Lessening the penalty of early 401(k) withdrawals (Part 2)

Posted In: COVID-19 Market Update

This is the conclusion of a two-part series about 401(k) withdrawals.

 

The Loan Option

If a withdrawal is not allowed, the plan may offer a loan provision.  The loan size is typically the lesser of $50,000 and 50% of your vested account.  A 401(k) loan involves cash being made available within the account, usually after paying a processing fee, and then paying back the principal.  How the interest rate is calculated is within the SPD, but that interest will go directly to you, because you are the lender as well.  While receiving the interest is good and a forced way to save more, it is important to note that none of the repayment is tax deferred or applies to company matching.

 

The Hardship Withdrawal Option

Another option to minimize early withdrawal penalties can be a hardship withdrawal, although this is subject to applicable income taxes. A hardship withdrawal can be taken without penalty, provided that it is for one of the acceptable reasons:

  • Medical expense: Un-reimbursed medical expenses for you, your spouse, or dependents
  • Home purchase: For the purchase of your primary residence
  • Foreclosure risk: To prevent foreclosure or eviction
  • Educational expenses: College tuition/educational expenses for you, your spouse, or your children
  • Funeral expenses
  • Home repair: Expenses for the repair of damage

Options when you leave your job

You may wonder what becomes of your 401(k) if you leave your job. Depending on your employer’s rules for retirement plans, you might be able to leave your account where it already is. This is the simplest option, though it is rarely the most beneficial long term. You should be able to roll over the money from the old 401(k) into a new account with a new employer, or into an individual retirement account (IRA).

 

If you have the option to roll the 401(k) account into an IRA, this typically is the best move. An IRA will grant you far more investment access and freedom than exists in a 401(k) account.

 

Conclusion

It is a good idea to speak with your financial advisor before deciding to take an early withdrawal or loan from your 401(k).  This should only be considered after careful review of all other options, and it is usually advised in cases of emergency only.  Keeping an adequate emergency fund is a good way to avoid needing to take an early withdrawal and the associated penalties.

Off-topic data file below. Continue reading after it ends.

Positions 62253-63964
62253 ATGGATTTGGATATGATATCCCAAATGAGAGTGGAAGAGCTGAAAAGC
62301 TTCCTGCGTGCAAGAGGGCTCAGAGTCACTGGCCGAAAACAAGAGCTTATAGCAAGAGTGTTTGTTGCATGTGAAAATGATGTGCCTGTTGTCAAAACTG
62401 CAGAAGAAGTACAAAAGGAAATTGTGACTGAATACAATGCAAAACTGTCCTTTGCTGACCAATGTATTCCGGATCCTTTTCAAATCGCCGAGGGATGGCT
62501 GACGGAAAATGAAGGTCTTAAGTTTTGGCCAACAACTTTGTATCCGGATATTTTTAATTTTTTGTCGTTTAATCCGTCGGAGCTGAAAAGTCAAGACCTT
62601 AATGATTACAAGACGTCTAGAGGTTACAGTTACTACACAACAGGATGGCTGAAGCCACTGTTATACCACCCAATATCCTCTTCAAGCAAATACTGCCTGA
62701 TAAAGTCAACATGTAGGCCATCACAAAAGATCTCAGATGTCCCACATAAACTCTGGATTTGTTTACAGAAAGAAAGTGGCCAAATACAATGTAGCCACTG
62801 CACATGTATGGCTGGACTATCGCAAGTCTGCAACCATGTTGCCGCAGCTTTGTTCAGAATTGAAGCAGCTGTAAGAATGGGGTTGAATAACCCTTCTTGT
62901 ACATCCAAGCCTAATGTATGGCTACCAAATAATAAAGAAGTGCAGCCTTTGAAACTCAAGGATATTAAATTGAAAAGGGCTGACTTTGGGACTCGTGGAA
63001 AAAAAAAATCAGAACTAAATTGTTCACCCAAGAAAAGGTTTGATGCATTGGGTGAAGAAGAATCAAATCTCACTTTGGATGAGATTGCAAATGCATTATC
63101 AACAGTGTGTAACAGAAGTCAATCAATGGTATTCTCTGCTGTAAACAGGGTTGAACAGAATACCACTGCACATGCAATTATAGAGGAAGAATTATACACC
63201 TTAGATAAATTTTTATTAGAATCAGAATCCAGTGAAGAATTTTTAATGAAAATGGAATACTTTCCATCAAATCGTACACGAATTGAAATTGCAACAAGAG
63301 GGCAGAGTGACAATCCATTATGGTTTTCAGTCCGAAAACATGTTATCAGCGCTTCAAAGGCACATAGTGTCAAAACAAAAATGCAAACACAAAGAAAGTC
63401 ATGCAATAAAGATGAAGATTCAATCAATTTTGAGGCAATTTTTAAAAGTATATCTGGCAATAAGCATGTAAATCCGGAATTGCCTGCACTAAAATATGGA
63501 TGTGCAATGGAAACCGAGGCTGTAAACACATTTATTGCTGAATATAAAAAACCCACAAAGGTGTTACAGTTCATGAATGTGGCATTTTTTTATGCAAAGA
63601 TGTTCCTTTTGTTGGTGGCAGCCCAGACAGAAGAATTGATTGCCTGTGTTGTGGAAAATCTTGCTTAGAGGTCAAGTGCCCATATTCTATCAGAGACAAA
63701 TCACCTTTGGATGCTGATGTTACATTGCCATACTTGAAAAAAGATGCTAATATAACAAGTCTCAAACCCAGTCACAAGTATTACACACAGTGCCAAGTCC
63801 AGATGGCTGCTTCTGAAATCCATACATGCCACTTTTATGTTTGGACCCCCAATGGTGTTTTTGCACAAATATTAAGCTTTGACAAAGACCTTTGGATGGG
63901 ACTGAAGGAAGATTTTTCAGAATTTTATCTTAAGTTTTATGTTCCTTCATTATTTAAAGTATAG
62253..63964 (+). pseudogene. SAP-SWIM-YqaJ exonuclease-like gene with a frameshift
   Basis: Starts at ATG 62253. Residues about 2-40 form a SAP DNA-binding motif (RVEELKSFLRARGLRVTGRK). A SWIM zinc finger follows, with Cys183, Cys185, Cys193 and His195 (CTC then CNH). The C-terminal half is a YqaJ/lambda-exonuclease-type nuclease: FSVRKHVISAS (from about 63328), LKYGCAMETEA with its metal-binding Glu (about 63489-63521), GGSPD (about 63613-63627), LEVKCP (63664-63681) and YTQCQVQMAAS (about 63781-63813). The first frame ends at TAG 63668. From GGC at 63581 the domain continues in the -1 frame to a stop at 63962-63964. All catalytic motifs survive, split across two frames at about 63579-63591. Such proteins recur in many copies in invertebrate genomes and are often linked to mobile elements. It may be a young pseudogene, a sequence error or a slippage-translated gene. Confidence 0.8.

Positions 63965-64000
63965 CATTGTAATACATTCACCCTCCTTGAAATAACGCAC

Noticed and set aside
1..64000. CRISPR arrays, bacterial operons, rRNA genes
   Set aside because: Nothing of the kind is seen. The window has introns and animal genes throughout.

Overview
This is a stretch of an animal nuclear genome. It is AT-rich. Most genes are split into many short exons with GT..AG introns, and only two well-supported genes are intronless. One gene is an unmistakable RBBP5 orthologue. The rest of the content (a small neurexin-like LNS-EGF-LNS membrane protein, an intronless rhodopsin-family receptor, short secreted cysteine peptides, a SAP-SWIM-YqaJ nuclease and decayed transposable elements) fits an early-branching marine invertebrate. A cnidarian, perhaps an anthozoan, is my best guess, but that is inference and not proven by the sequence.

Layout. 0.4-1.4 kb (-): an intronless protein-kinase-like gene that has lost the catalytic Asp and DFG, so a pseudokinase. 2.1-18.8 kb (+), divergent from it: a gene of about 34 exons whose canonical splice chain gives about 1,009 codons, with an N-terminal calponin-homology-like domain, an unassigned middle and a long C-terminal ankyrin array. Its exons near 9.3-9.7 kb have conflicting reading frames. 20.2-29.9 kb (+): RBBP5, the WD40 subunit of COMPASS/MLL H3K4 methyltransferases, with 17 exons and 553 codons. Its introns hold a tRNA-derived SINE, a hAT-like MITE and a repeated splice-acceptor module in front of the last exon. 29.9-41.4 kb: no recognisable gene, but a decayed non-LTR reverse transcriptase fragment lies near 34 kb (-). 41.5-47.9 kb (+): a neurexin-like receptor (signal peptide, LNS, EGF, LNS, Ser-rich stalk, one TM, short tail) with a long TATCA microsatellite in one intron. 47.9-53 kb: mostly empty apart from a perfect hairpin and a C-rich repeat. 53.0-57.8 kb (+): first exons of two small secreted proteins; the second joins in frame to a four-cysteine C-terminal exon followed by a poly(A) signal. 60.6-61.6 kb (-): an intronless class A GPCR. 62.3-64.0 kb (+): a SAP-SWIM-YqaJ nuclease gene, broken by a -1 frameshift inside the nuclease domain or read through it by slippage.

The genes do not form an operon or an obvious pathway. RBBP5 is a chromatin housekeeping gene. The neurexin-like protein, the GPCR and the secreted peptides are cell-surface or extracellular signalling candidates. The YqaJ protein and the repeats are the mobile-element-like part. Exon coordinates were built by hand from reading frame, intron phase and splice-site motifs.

If things are feeling financially tight, don’t panic by diving into your 401(k) just yet. Call Ambassador Advisors today, if you have questions about how your individual situation could impact your 401(k). We can help you review your options and navigate the best course for your current circumstances.

 

 

Sources: Yahoo Finance, Reuters.com, and JP Morgan Market Insights

Any opinions expressed in this forum are not the opinion or view of American Portfolios Financial Services, Inc. (APFS) or American Portfolios Advisors, Inc.(APA) and have not been reviewed by the firm for completeness or accuracy. These opinions are subject to change at any time without notice. Any comments or postings are provided for informational purposes only and do not constitute an offer or a recommendation to buy or sell securities or other financial instruments. Readers should conduct their own review and exercise judgment prior to investing. Investments are not guaranteed, involve risk and may result in a loss of principal. Past performance does not guarantee future results. Investments are not suitable for all types of investors. To the extent that this material concerns tax matters, it is not intended or written to be used, and cannot be used, by a taxpayer for the purposes of avoiding penalties that may be imposed by law. Each tax payer should seek tax, legal or accounting advice from a tax professional based on his/her individual circumstances.
This material is for informational purposes only. Neither APFS nor its Representatives provide tax, legal or accounting advice. Please consult your own tax, legal or accounting professional before making any decisions. Information has been obtained from sources believed to be reliable and are subject to change without notification. The information presented is provided for informational purposes only and not to be construed as a recommendation or solicitation. Investors must make their own determination as to the appropriateness of an investment or strategy based on their specific investment objectives, financial status and risk tolerance. Past performance is not an indication of future results. Investments involve risk and the possible loss of principal.

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